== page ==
ISLAMABAD: Pakistan has received the lowest price offers for liquefied natural gas (LNG) import through spot contracts in response to bids invited by Pakistan LNG Limited (PLL) for five LNG cargoes.
Four companies offered attractive prices for bringing LNG cargoes which included Socar, Eni, Gunvor and DXT Commodities. Azerbaijan’s Socar offered a price of 7.6% of Brent crude for bringing one cargo in August and 8.54% of Brent for another cargo with delivery in September. Eni quoted a price of 8.17% of Brent for September delivery, Gunvor 7.12% of crude for July delivery and DXT Commodities 8.42% of crude for September delivery.
Earlier, in response to a tender floated in December last year, PLL received price offers of over 12% of Brent crude. Later in March this year, PLL got lower price offers at around 9% of crude.
Officials suggest the government should secure more LNG contracts on spot basis following a dip in international LNG prices. At present, commodities trader Gunvor, headquartered in Geneva, and Italy’s Eni are supplying LNG at 11.62% and 11.9% of crude price under short- and long-term contracts. They are supplying 200 million cubic feet per day (mmcfd) of LNG through the second LNG terminal at Port Qasim.
The government has dedicated a handling capacity of 600 mmcfd to the second LNG terminal. Owing to the absence of other short- and long-term contracts, PLL is importing the remaining 400 mmcfd through spot purchases.
“The country will save around $8 million per cargo by awarding new contracts for LNG supply at lowest prices through spot tenders,” an official said, adding that PLL should convert expensive short- and long-term LNG supply contracts into spot purchases to save millions of dollars every month.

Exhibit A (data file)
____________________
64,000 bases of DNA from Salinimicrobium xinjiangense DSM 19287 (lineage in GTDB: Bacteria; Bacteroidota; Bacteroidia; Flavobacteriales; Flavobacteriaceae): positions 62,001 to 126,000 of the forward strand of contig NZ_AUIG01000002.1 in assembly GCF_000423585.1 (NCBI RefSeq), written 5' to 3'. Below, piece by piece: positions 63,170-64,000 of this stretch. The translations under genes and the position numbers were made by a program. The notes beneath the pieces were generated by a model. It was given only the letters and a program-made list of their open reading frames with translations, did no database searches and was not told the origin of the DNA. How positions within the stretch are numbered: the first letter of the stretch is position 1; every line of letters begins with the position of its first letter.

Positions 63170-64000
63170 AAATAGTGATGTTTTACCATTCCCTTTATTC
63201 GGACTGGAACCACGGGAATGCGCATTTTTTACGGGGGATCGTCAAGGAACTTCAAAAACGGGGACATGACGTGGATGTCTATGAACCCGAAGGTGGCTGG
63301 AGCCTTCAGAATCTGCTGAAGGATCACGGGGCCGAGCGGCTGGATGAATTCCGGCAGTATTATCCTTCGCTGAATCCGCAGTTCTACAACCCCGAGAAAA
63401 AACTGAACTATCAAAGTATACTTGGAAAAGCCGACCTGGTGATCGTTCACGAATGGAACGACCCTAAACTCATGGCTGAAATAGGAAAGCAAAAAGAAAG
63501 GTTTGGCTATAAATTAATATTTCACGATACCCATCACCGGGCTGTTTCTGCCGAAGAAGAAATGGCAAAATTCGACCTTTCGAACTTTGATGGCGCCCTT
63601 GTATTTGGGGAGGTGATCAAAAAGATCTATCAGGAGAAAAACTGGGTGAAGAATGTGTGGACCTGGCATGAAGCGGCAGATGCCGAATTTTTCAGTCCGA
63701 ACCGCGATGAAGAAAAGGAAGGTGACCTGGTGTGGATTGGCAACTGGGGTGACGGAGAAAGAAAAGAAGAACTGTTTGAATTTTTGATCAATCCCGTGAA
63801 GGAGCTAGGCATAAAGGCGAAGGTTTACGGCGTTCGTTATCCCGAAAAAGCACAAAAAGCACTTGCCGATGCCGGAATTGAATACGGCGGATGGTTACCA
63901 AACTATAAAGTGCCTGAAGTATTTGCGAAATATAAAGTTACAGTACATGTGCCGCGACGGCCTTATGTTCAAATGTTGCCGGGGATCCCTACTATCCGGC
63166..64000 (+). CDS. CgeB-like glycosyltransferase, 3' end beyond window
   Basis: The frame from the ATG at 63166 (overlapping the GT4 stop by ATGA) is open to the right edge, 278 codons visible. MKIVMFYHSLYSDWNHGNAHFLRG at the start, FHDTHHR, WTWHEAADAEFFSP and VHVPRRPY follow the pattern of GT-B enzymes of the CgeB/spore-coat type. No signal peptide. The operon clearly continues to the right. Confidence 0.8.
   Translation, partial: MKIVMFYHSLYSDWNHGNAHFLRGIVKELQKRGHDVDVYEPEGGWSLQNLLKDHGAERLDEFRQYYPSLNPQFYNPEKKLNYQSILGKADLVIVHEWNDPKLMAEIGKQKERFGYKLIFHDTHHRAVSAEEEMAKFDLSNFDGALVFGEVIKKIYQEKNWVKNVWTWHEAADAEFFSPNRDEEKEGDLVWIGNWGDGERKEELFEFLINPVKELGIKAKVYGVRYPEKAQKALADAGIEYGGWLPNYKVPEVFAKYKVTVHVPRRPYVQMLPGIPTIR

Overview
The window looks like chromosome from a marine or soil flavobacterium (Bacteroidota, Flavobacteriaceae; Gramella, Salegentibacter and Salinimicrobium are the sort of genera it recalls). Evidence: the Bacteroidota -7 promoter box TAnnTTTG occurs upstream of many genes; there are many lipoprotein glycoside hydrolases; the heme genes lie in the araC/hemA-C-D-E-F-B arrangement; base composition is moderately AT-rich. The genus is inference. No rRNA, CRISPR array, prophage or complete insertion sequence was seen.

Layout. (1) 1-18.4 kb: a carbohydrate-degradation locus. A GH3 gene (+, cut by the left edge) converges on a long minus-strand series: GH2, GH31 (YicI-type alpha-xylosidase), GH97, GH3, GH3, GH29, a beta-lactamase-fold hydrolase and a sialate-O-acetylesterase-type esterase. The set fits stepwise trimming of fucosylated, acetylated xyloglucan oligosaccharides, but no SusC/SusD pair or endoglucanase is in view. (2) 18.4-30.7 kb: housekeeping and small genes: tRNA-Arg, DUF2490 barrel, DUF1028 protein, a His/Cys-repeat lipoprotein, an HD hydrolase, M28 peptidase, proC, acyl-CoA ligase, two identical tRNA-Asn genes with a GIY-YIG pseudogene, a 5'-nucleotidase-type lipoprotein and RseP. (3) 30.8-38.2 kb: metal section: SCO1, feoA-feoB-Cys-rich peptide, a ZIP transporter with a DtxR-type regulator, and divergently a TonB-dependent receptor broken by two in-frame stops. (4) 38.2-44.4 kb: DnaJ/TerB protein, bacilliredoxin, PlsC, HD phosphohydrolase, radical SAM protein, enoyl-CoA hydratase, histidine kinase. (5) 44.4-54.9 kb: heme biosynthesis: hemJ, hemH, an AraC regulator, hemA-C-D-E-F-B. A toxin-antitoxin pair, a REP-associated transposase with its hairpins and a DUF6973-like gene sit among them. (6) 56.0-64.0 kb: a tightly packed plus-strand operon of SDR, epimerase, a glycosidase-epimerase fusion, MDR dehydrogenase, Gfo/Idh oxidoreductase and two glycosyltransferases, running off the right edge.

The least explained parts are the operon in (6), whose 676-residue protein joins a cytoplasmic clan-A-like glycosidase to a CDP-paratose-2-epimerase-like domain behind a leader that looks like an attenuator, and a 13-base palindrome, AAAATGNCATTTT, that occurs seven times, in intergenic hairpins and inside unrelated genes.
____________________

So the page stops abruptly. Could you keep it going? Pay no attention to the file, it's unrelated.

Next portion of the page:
Officials suggested that PLL should reschedule the LNG cargoes which would be supplied by Gunvor and Eni in the winter season, when prices would be higher due to rising demand around the world.
“Current LNG prices are almost half the earlier prices and the government needs to benefit from such offers,” the official suggested. “The government should look at delaying the supply of LNG cargoes under long-term contracts, which have much higher prices, and engage in more spot purchases in order to take benefit of low prices and save millions of dollars every month.”
Pakistan is currently importing LNG from Qatar at 13.37% of Brent crude price, which is quite higher than the bids offered in the recent tender. Qatar has offered a lower price of 11.5% of crude for additional supply of 200 mmcfd.
However, experts were of the view that the price offered by Qatar was still higher.
Published in The Express Tribune, June 26th, 2019.